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Taming the wild: resolving the gene pools of non-model Arabidopsislineages

Overview of attention for article published in BMC Evolutionary Biology, October 2014
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About this Attention Score

  • In the top 25% of all research outputs scored by Altmetric
  • High Attention Score compared to outputs of the same age (84th percentile)
  • High Attention Score compared to outputs of the same age and source (80th percentile)

Mentioned by

blogs
1 blog
twitter
1 tweeter

Citations

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32 Dimensions

Readers on

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47 Mendeley
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Title
Taming the wild: resolving the gene pools of non-model Arabidopsislineages
Published in
BMC Evolutionary Biology, October 2014
DOI 10.1186/s12862-014-0224-x
Pubmed ID
Authors

Nora Hohmann, Roswitha Schmickl, Tzen-Yuh Chiang, Magdalena Lučanová, Filip Kolář, Karol Marhold, Marcus A Koch

Abstract

BackgroundWild relatives in the genus Arabidopsis are recognized as useful model systems to study traits and evolutionary processes in outcrossing species, which are often difficult or even impossible to investigate in the selfing and annual Arabidopsis thaliana. However, Arabidopsis as a genus is littered with sub-species and ecotypes which make realizing the potential of these non-model Arabidopsis lineages problematic. There are relatively few evolutionary studies which comprehensively characterize the gene pools across all of the Arabidopsis supra-groups and hypothesized evolutionary lineages and none include sampling at a world-wide scale. Here we explore the gene pools of these various taxa using various molecular markers and cytological analyses.ResultsBased on ITS, microsatellite, chloroplast and nuclear DNA content data we demonstrate the presence of three major evolutionary groups broadly characterized as A. lyrata group, A. halleri group and A. arenosa group. All are composed of further species and sub-species forming larger aggregates. Depending on the resolution of the marker, a few closely related taxa such as A. pedemontana, A. cebennensis and A. croatica are also clearly distinct evolutionary lineages. ITS sequences and a population-based screen based on microsatellites were highly concordant. The major gene pools identified by ITS sequences were also significantly differentiated by their homoploid nuclear DNA content estimated by flow cytometry. The chloroplast genome provided less resolution than the nuclear data, and it remains unclear whether the extensive haplotype sharing apparent between taxa results from gene flow or incomplete lineage sorting in this relatively young group of species with Pleistocene origins.ConclusionsOur study provides a comprehensive overview of the genetic variation within and among the various taxa of the genus Arabidopsis. The resolved gene pools and evolutionary lineages will set the framework for future comparative studies on genetic diversity. Extensive population-based phylogeographic studies will also be required, however, in particular for A. arenosa and their affiliated taxa and cytotypes.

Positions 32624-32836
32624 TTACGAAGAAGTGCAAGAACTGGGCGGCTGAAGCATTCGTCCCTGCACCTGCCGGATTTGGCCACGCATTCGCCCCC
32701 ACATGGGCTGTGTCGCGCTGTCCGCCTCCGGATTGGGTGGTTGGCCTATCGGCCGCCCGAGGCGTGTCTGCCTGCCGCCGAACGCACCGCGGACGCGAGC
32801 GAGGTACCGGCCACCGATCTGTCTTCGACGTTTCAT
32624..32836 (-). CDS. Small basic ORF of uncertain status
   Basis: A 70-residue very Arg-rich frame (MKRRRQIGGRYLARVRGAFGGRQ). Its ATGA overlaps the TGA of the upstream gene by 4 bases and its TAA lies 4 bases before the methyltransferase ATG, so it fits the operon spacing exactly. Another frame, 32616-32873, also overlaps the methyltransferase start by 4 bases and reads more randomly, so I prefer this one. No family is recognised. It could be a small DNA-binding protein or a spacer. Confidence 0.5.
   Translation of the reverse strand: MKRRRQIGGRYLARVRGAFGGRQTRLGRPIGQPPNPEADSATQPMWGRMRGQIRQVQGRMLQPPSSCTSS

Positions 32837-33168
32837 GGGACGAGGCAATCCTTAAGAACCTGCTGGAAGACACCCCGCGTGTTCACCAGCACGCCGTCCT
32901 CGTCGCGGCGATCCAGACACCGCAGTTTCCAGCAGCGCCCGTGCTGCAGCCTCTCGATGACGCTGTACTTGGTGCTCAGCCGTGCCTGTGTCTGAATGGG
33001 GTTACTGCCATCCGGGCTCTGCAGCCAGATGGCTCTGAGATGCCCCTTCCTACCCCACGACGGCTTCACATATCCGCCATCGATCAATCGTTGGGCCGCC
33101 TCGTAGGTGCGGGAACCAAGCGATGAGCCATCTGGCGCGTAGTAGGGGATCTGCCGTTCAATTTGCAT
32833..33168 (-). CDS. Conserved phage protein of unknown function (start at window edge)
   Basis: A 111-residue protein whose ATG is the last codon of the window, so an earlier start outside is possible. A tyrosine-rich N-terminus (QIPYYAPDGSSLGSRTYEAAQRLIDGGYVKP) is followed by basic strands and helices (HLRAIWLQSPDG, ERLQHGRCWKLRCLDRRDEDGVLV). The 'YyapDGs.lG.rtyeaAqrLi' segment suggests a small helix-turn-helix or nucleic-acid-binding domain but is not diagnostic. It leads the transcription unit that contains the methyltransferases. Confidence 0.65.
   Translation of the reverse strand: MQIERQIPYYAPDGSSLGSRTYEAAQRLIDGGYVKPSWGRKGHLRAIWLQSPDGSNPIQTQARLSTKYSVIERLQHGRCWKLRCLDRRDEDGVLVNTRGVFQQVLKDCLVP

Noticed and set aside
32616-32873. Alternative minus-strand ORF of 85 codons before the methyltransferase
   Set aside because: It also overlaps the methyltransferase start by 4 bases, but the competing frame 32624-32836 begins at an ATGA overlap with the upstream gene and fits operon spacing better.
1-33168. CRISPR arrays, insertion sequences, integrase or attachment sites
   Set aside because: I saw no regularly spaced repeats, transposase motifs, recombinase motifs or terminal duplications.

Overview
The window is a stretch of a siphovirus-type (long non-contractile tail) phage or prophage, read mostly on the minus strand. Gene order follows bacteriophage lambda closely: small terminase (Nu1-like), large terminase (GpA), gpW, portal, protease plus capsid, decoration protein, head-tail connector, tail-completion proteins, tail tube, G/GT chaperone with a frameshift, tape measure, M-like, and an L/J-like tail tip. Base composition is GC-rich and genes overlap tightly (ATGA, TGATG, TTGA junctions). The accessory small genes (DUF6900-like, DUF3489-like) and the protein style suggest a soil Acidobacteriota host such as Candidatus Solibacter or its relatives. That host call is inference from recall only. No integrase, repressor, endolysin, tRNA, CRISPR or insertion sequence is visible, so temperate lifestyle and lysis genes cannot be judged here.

Twitter Demographics

The data shown below were collected from the profile of 1 tweeter who shared this research output. Click here to find out more about how the information was compiled.

Mendeley readers

The data shown below were compiled from readership statistics for 47 Mendeley readers of this research output. Click here to see the associated Mendeley record.

Geographical breakdown

Country Count As %
United States 1 2%
Unknown 46 98%

Demographic breakdown

Readers by professional status Count As %
Researcher 10 21%
Student > Ph. D. Student 8 17%
Student > Bachelor 5 11%
Professor 5 11%
Student > Master 4 9%
Other 11 23%
Unknown 4 9%
Readers by discipline Count As %
Agricultural and Biological Sciences 31 66%
Biochemistry, Genetics and Molecular Biology 6 13%
Environmental Science 3 6%
Chemistry 1 2%
Unknown 6 13%

Attention Score in Context

This research output has an Altmetric Attention Score of 8. This is our high-level measure of the quality and quantity of online attention that it has received. This Attention Score, as well as the ranking and number of research outputs shown below, was calculated when the research output was last mentioned on 07 November 2014.
All research outputs
#510,271
of 4,478,505 outputs
Outputs from BMC Evolutionary Biology
#266
of 1,423 outputs
Outputs of similar age
#19,492
of 125,464 outputs
Outputs of similar age from BMC Evolutionary Biology
#12
of 67 outputs
Altmetric has tracked 4,478,505 research outputs across all sources so far. Compared to these this one has done well and is in the 88th percentile: it's in the top 25% of all research outputs ever tracked by Altmetric.
So far Altmetric has tracked 1,423 research outputs from this source. They typically receive a little more attention than average, with a mean Attention Score of 6.8. This one has done well, scoring higher than 81% of its peers.
Older research outputs will score higher simply because they've had more time to accumulate mentions. To account for age we can compare this Altmetric Attention Score to the 125,464 tracked outputs that were published within six weeks on either side of this one in any source. This one has done well, scoring higher than 84% of its contemporaries.
We're also able to compare this research output to 67 others from the same source and published within six weeks on either side of this one. This one has done well, scoring higher than 80% of its contemporaries.